I claim that the Bill has all-party support, simply because it derives from a 1996 White Paper entitled "Protecting our Heritage", which was introduced by a previous Conservative Government. Many of the provisions in the Bill were to be found in the Culture and Recreation Bill which was introduced in the last Session of the last Parliament but did not proceed because the general election was called.

The Bill transfers responsibility for underwater archaeology from the Department for Culture, Media and Sport to English Heritage. As hon. Members will know, English Heritage presently has responsibility only for archaeology on land sites.

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As far as I am aware, all the relevant organisations and institutions support that principal provision of the Bill: not only English Heritage, but the Advisory Committee on Historic Wreck Sites, the Joint Nautical Archaeology Policy Committee and even the Royal Society for the Protection of Birds.

Two other provisions in the Bill give English Heritage the right to produce souvenirs, about which we have just spoken, not only in England but in relation to monuments or buildings in Scotland, Wales and Northern Ireland, and rightly so.

The Bill also deals with an anomaly whereby English Heritage may offer its services and expertise in England, but not outwith the United Kingdom. There is certainly a demand for English Heritage's expertise, goods and services outside the UK and the Bill gives English Heritage the powers to meet that demand. English Heritage will be able to charge for such services and so generate additional income.

It is worth pointing out that the Bill gives English Heritage the power to delegate its functions to another person if the finance is available to do the work that is within its remit but it simply does not have available the personnel or the time. That is a purely practical solution to a problem that can arise.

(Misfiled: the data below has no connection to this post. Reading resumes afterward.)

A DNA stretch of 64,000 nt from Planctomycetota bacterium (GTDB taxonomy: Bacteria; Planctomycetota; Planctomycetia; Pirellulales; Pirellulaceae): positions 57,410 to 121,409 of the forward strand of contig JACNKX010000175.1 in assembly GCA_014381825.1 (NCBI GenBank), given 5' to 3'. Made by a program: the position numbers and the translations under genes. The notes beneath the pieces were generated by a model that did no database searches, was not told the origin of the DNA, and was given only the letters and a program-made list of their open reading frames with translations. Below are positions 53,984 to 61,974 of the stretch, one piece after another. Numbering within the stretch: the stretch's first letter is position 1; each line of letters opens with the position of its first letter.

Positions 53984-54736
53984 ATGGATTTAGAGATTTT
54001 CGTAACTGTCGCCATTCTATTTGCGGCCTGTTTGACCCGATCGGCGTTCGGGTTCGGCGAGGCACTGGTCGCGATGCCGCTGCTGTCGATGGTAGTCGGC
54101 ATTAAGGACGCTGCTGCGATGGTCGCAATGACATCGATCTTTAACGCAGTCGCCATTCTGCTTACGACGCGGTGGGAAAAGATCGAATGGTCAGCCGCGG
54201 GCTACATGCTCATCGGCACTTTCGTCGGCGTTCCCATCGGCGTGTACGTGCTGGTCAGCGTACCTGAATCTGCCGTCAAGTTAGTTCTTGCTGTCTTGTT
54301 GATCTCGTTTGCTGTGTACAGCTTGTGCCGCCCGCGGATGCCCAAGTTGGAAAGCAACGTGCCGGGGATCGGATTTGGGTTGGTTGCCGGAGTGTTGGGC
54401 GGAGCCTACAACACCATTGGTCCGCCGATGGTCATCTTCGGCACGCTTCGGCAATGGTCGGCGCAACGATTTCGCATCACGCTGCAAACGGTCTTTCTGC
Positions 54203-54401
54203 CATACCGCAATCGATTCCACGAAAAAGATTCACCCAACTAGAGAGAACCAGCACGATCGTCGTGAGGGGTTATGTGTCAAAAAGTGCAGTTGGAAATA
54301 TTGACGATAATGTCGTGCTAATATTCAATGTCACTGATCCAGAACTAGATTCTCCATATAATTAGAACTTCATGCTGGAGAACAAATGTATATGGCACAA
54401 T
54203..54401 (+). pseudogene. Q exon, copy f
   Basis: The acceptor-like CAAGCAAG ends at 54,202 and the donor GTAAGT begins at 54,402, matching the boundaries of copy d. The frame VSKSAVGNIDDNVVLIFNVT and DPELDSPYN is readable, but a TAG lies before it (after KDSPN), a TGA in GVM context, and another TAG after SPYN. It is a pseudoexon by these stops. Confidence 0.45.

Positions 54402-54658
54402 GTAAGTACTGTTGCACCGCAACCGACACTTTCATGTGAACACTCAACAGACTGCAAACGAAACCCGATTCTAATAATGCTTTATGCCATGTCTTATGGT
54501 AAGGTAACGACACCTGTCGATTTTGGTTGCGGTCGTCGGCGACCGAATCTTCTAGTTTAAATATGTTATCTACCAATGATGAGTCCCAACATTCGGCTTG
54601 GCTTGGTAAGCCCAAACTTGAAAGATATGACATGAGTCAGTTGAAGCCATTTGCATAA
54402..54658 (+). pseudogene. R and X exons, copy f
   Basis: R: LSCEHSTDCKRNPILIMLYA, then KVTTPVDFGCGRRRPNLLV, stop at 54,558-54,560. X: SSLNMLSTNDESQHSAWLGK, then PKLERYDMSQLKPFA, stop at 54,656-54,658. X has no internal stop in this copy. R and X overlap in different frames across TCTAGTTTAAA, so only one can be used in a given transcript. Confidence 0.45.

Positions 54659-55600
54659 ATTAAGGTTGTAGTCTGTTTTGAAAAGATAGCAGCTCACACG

It would be remiss of me not to take this opportunity to thank all those hon. Members who have been involved with the Bill, not only those in the House of Lords, but those who served on the Committee, which was fruitful. I am particularly grateful to my right hon. Friend the Member for East Yorkshire (Mr. Knight) and the hon. Member for Hendon (Mr. Dismore) for introducing the amendments that have been withdrawn but which brought important matters to the attention of the House.

I also thank the Minister who showed me great courtesy and consideration as I attempted to pilot the measure through the House. His advice has been totally co-operative and I should like that to be put on the record, as also the great help that I was given on Second Reading by my hon. Friend the Member for Chesham and Amersham (Mrs. Gillan) and, more recently, not only on Report but in Committee, by my hon. Friend the Member for Vale of York (Miss McIntosh). I am most grateful to them and I commend the Bill to the House.